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Bariatric Surgery

Bariatric Surgery

Bariatric surgery is a technique used to treat obesity and its complications. The first bariatric surgery performed was a jejunoileostomy done in 1953 by Varco. From then bariatric surgery changed a lot, being performed nowadays by laparoscopic approach (minimally invasive). The mostly commonly practiced bariatric surgeries worldwide are

1. Sleeve gastrectomy

Involves removing 75-80% of the stomach. This forms part of a restrictive surgery

2. Gastric bypass

This is a malabsorptive-restrictive surgery.  The stomach is divided in 2 parts, with the smaller part being used for digestion. The small intestines are also divided so as only part of it absorbs nutrients.

3. Gastric banding

The band is placed at the stomach level to restrict food intake and slow digestion.

4. Gastric greater curve plication

The stomach is plicated in such a form to limit the quantity of food the person can eat.

As obesity increased during the last decades, the number of surgeries being performed increased drastically, therefore allowing more studies and comparison. When the results were seen it was observed that the surgeries also had a direct effect on one of the most important metabolic diseases, Diabetes Mellitus. With this observation appeared the denomination of Metabolic and Diabetic Surgery.

Dr. Sookha Pravish Rai, took part in the 2nd World Congress on Interventional Therapies for Type 2 Diabetes on 28-30 March 2011 in New York, USA. The direct and indirect complications of Diabetes mellitus are extremely severe. Worldwide, more than 285 million people are affected by DM, 50.8 million only in India, 43.2 million in China and 26.8 million in the USA. The prevalence of diabetes mellitus Nauru is currently leading with 30.9% of its adult population affected. Mauritian population comes in the 4th most prevalent place with 16.2% of Mauritian adults affected by Diabetes Mellitus.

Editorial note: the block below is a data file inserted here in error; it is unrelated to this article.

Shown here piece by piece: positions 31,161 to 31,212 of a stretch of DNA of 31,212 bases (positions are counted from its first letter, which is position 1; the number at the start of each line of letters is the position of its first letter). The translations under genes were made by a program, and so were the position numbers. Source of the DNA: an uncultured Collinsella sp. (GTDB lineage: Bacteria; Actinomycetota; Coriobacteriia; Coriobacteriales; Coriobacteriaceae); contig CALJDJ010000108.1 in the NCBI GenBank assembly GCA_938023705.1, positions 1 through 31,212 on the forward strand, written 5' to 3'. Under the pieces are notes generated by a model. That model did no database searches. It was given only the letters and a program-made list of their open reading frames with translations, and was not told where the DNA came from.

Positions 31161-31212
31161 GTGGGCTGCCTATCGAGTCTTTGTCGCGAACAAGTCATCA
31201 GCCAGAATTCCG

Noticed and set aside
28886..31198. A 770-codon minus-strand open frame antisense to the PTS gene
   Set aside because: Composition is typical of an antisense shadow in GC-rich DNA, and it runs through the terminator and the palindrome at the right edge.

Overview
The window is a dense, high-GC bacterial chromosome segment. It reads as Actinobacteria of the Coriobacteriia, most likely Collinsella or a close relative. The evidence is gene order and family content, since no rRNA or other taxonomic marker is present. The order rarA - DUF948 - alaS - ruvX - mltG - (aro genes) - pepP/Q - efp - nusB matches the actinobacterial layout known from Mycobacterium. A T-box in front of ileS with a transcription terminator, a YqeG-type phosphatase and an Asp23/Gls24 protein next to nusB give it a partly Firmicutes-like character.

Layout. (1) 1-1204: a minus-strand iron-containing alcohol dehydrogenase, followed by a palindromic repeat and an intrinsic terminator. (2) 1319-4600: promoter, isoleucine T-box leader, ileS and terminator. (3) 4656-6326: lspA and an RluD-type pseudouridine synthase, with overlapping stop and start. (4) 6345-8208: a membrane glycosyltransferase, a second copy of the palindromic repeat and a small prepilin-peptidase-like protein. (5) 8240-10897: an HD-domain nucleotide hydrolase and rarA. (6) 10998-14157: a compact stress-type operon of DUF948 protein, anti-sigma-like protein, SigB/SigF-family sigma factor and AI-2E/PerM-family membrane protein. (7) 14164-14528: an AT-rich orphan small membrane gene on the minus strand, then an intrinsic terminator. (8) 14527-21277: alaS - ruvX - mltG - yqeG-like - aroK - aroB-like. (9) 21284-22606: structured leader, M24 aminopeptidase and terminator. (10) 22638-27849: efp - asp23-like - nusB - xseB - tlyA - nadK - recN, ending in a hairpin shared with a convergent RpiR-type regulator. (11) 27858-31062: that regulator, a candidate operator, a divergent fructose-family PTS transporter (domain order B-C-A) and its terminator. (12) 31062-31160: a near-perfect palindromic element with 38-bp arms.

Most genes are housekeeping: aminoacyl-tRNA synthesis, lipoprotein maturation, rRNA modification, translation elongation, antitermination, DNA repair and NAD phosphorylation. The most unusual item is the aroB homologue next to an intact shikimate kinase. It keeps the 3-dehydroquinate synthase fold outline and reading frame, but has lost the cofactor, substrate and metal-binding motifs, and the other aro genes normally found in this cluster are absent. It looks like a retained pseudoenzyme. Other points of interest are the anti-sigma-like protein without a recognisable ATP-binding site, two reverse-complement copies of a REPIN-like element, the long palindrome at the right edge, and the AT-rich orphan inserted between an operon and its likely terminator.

Worldwide every 10 seconds a person dies from diabetes related causes, and every 10 seconds 2 people develop diabetes.  Diabetes is the largest cause of kidney failure in developed countries and is responsible for huge dialysis costs.

Surgeries are being done worldwide in obese and Nonobese diabetics with great results on the glycemic controls. A study by Dr Lee published in obesity surgery journal this July showed that in patients between BMI 23 – 35 operated by laparoscopic gastric bypass, 57% were diabetes free without any medications, and up to 93 % have improvement in their glycemic level. There are many studies published in the obesity surgery journal and SOARD journal showing the beneficial effect of bariatric surgery on Diabetes mellitus, with all results suggesting best results in patients who have been recently diagnosed with DM. Most bariatric surgeons suggest that the DM patients should be operated upon within 5 years of being diagnosed with DM. My research work during my PHD studies showed 85% of patients were drug free 2 years after sleeve gastrectomy.

I would like to conclude by saying that all these surgeries are performed laparoscopically (minim invasive surgery). If the type of surgery and the patient is selected well the results are excellent. This year during the 2nd World Congress on Interventional Therapies for Type 2 Diabetes the International Diabetes Federation (IDF) accepted diabetic surgery as an official treatment for Diabetes Mellitus. The actual possibility of treating diabetes by surgery, or even ameliorating it will decrease diabetes related complications as renal failure requiring dialysis, cataract, heart disease, female hormonal disease, gastroenterological disease, neurological disease, arteriopathy going till gangrene and psychiatric disorders. Treatment of all the complications consumes a great part of the health budget.

Treatment of Diabetes is definitely a better solution than treating the complications later.